Child Car Seat Safety: Know the Numbers

car seat safety

The car seat safety statistics show that motor vehicle crashes are the the leading cause of death to children ages 3-14 in the United States.

During September we recognize Child Passenger Safety week and put extra focus on educating parents about the importance of car seat safety.

In 2011, more than 650 children ages 12 years and younger died as occupants in motor vehicle crashes. Of all the children who died in a crash in 2011, 33% were not restrained.

Fatalities represent only the tip of the iceberg. More than 148,000 children in this age range were injured in car crashes.

Car Seat Safety Studies Show?

  • Restraint use among young children often depends upon the driver’s seat belt use. Almost 40% of children riding with unbelted drivers were themselves unrestrained.
  • More of the older children (45% of 8-12 year olds) were not buckled up compared with younger children (one-third of 1-7 year olds; one-fourth of infants under 1) in 2011
  • More black (45%) and Hispanic (46%) children were not buckled up compared with white (26%) children (2009-2010).

One CDC study found that, more than 618,000 children ages infant to 12 rode in vehicles at least some of the time without the use of a restraint be it car seat, booster seat or seat belt.

What about correct use?

Obviously it’s safer to use a child restraint. But do you know how many car seats are used incorrectly, meaning there is at least one thing parents can do better in using the car seat?

Any where from 75% to 90% of child restraints show critical misuses (depending on the study you refer).

The most common forms of misuse are using the wrong seat for the child’s age and weight,  loose safety belt attachment to the car seat and loose harness straps on the child.

This is a problem because another statistic says 96% of parents believe they installed their child’s car seat correctly. Meanwhile these misuses increase a child’s risk of serious injury during a crash by 3.5 times.

The good news is 98% of children under age one and 96% of children from ages 1-3 are restrained in a car seat, whether properly used or not.

What about “booster age” children?

NHTSA’s reports, based on the National Survey of the Use of Booster Seats (NSUBS), that in 2013, 46% of children ages 4-7 were restrained using booster seats (either high-backed or backless), 21% were still in forward-facing car seats and 33% were not properly restrained — with 24% were in seat belts and 9% were unrestrained.

Things have improved. In 1999 the number of children 4-8 using booster seats was a mere 4% and just back in 2004 it was 27%.

Booster seat misuse is 41%. (That seems like a lot for something that supposed to be so much easier to use doesn’t it?)

All children whose weight or height is above the forward-facing limit for their car seat need to use a belt positioning device, like a booster seat or RideSafer® Travel Vest, until the vehicle lap-shoulder belt fits properly or when they pass the 5-step seat belt fit test, which is typically when the child has reached 4 feet 9 inches in height.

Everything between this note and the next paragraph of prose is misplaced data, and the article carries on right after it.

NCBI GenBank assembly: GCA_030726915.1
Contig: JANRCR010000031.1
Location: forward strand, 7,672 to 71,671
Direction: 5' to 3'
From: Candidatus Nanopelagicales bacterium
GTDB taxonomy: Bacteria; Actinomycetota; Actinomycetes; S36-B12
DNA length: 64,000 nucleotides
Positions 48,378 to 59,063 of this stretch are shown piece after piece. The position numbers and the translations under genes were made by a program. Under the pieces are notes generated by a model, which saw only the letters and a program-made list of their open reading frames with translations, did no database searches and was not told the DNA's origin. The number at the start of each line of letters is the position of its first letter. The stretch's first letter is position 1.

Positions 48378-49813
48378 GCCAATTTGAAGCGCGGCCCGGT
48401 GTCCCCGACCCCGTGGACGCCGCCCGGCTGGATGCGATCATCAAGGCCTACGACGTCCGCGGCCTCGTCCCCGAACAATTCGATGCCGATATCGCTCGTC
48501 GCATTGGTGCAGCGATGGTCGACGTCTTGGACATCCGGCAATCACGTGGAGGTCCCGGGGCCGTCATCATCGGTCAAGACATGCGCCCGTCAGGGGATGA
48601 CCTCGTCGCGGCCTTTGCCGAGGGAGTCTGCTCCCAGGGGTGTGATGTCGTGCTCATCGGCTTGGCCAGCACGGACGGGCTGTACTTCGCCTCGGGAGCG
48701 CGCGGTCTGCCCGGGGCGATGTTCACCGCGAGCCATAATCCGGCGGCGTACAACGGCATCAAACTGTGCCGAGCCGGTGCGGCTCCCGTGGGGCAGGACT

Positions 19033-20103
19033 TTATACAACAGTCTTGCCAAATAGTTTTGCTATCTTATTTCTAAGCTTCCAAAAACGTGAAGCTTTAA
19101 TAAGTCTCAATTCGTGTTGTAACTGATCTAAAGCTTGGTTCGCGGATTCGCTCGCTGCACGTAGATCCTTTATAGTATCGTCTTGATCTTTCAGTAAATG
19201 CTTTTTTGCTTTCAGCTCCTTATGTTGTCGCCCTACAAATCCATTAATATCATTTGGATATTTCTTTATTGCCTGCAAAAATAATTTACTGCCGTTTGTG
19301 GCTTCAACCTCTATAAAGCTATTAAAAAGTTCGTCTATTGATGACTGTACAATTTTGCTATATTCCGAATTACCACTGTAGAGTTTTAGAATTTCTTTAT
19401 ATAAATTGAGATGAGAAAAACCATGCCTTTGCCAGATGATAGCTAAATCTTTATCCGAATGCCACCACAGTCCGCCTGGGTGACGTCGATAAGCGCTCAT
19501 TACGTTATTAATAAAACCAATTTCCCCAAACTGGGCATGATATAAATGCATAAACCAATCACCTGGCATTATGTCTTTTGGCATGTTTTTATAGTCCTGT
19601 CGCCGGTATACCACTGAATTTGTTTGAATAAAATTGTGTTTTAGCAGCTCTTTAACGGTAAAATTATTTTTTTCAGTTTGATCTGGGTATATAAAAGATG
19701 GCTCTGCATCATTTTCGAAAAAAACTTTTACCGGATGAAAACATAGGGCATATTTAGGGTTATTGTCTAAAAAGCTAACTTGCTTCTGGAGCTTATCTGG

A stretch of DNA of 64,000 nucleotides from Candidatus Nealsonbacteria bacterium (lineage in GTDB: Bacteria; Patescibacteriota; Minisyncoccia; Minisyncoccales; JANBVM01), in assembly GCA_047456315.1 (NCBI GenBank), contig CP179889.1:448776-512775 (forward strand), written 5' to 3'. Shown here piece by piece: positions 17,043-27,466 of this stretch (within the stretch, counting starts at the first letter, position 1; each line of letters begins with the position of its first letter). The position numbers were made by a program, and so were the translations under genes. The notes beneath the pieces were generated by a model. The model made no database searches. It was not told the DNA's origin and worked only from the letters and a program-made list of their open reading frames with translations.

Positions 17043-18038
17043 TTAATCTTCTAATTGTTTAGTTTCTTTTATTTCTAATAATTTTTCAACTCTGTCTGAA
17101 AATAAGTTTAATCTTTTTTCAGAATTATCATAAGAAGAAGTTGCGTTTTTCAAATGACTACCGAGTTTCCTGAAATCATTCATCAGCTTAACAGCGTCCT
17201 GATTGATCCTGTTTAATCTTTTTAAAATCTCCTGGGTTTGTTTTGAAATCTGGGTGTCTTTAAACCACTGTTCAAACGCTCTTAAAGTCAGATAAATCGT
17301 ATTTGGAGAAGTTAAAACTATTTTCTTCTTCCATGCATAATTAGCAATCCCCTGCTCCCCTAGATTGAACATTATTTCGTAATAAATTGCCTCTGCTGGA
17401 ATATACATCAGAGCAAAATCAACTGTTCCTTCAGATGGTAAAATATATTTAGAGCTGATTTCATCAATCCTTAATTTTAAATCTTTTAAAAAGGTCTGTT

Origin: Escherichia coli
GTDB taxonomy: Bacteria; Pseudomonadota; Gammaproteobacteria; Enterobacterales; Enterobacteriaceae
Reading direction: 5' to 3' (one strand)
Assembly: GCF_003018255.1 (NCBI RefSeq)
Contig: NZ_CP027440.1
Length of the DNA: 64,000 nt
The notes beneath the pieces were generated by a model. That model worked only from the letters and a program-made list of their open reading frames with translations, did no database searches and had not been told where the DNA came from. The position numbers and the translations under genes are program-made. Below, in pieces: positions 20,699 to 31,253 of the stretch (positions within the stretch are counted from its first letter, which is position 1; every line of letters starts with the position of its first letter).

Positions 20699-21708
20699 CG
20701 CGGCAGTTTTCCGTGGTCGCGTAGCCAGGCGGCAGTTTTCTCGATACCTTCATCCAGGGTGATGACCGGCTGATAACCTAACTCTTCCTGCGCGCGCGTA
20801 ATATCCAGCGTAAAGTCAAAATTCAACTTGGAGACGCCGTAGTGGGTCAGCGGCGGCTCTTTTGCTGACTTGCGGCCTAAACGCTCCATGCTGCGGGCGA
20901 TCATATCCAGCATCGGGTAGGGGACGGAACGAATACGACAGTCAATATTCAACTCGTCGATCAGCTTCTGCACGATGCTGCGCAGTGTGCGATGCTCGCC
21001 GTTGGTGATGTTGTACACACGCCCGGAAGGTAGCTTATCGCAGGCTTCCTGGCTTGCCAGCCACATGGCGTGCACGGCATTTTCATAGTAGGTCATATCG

How do we get better child car seat safety statistics?

The good news is the rate of use of child restraints has been improving.

  • In 1999 it was 15%.
  • In 2008 it was 80%.
  • In 2013 it was 91%.

As child safety seats have been shown to reduce fatal injury by 71% for infants and 54% for toddlers ages 1-4 and 45% for children ages 4-8, we can improve the statistics more by using the seats more correctly and not “graduating” children to seat belts too early.

That’s where more education comes in.

NHTSA estimates that 284 lives of children under age 5 were saved by child restraints.

Plus we reduce the injury risk by 64% for newborn to 8 year olds and 31% for 9-12 year olds by keeping them in the rear seat.

What do parents do?

  1. Buckle up themselves. If they buckle up, parents are more likely to buckle their children. And their children will be more likely to buckle themselves as they get older.
  2. Learn how to properly install and use their car seat.
  3. Follow best practice as best they can when selecting which type of restraint to use for their child based on age, weight and height.
  4. Keep their children in the back seat until age 13.

Just out of curiosity, how are older children doing when it comes to car safety?

Compared with other age groups, youths 16-24 have the lowest seat belt use rate. In 2011, 82% of teens in the age range wore seat belts. (There are more male than female of those who don’t buckle up.) In fact, in 2011 the majority (58%) of young people 16 to 20 years old involved in fatal crashes were unbuckled.

Sources: Safe Kids USA, NHTSA, CDC, SeatCheck.org, CHOP, Governors Highway Safety Association

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